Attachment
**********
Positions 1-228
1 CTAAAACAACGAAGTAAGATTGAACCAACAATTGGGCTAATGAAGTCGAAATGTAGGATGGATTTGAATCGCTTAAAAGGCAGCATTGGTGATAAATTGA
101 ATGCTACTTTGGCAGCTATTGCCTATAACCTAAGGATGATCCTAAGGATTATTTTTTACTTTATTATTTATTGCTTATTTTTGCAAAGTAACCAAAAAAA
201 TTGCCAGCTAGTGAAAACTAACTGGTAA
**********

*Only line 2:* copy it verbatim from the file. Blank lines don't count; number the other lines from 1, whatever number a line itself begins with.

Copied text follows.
1 CTAAAACAACGAAGTAAGATTGAACCAACAATTGGGCTAATGAAGTCGAAATGTAGGATGGATTTGAATCGCTTAAAAGGCAGCATTGGTGATAAATTGA